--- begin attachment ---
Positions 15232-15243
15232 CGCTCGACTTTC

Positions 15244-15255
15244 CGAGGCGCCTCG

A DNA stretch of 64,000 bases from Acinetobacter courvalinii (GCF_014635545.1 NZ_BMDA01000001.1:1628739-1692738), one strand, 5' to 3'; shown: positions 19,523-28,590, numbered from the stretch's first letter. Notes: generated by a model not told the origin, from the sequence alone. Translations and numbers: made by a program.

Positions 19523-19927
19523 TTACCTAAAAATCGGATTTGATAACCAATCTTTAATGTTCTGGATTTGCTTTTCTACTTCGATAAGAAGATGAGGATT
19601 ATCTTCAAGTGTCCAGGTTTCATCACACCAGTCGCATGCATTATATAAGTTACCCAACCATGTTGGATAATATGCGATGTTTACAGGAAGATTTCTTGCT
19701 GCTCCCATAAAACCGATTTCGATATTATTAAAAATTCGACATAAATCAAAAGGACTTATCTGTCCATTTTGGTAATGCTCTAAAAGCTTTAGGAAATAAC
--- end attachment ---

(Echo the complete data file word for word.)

Positions 15232-15243
15232 CGCTCGACTTTC

Positions 15244-15255
15244 CGAGGCGCCTCG

A DNA stretch of 64,000 bases from Acinetobacter courvalinii (GCF_014635545.1 NZ_BMDA01000001.1:1628739-1692738), one strand, 5' to 3'; shown: positions 19,523-28,590, numbered from the stretch's first letter. Notes: generated by a model not told the origin, from the sequence alone. Translations and numbers: made by a program.

Positions 19523-19927
19523 TTACCTAAAAATCGGATTTGATAACCAATCTTTAATGTTCTGGATTTGCTTTTCTACTTCGATAAGAAGATGAGGATT
19601 ATCTTCAAGTGTCCAGGTTTCATCACACCAGTCGCATGCATTATATAAGTTACCCAACCATGTTGGATAATATGCGATGTTTACAGGAAGATTTCTTGCT
19701 GCTCCCATAAAACCGATTTCGATATTATTAAAAATTCGACATAAATCAAAAGGACTTATCTGTCCATTTTGGTAATGCTCTAAAAGCTTTAGGAAATAAC